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Re: curses vs non-ASCII
>>> [...] I am somewhat surprised if netbsd-4 really behaved like that
>> It does in my tests. [...]
> Please make sure we are talking about the same things. It seems like
> old curses simply throw whatever it got onto the screen.
That's the impression I got too. Conveniently - at least, conveniently
for me in this particular case - that produces the behaviour I want.
> Terminals are not supposed to print something for non-printable
> characters, it is arguably a bug if they do.
However, treating them as printable in curses is probably wrong,
because after printing one curses will have an incorrect idea of the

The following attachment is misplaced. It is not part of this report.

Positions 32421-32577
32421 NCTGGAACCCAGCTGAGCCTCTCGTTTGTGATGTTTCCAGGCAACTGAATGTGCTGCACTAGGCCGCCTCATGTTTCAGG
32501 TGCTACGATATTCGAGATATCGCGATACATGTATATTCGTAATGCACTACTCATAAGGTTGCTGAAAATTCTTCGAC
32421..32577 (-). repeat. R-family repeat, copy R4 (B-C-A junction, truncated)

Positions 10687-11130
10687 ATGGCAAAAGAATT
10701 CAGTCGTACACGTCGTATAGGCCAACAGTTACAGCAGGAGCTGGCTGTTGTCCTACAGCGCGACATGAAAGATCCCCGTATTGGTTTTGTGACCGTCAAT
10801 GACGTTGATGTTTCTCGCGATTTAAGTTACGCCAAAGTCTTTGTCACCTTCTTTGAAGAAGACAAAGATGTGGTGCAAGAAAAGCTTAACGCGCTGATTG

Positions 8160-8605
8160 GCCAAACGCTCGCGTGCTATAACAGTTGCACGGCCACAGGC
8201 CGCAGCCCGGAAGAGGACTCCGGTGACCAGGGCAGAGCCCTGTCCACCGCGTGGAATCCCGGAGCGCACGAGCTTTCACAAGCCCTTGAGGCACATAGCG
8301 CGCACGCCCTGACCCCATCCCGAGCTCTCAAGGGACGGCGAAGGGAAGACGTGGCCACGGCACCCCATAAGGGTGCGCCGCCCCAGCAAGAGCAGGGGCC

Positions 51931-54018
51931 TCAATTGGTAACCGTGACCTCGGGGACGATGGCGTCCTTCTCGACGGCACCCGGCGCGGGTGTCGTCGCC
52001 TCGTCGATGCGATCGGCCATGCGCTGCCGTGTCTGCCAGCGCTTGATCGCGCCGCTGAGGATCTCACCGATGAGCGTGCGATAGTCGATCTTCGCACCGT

cursor position - especially if the character printed is taken as
something akin to a control character by the terminal.
Presumably things like this are why curses grew i18n awareness, and in
general that's probably a Good Thing - but when it's this hard to get
the old behaviour back, I consider it to have gone too far.
>>>> [...], by default, the 5.2 curses not only drops the non-ASCII
>>>> octet, but sometimes eats the following octet as well. Even
>>>> without any setlocale().
>>> Test case, please.
>> I know I saw [something like this happen]. But I can't make it
>> happen in a test program, and I no longer have the source for the
>> version I saw it in. [...will try to reproduce it...]
> Just trying to rule out accidently setting UTF8, which would show
> this kind of behavior...
Yes, UTF-8 was the first thing I thought of when I saw the behaviour
too. I didn't investigate in great detail; I was more concerned with
making it go away than I was with exploring the envelope of the
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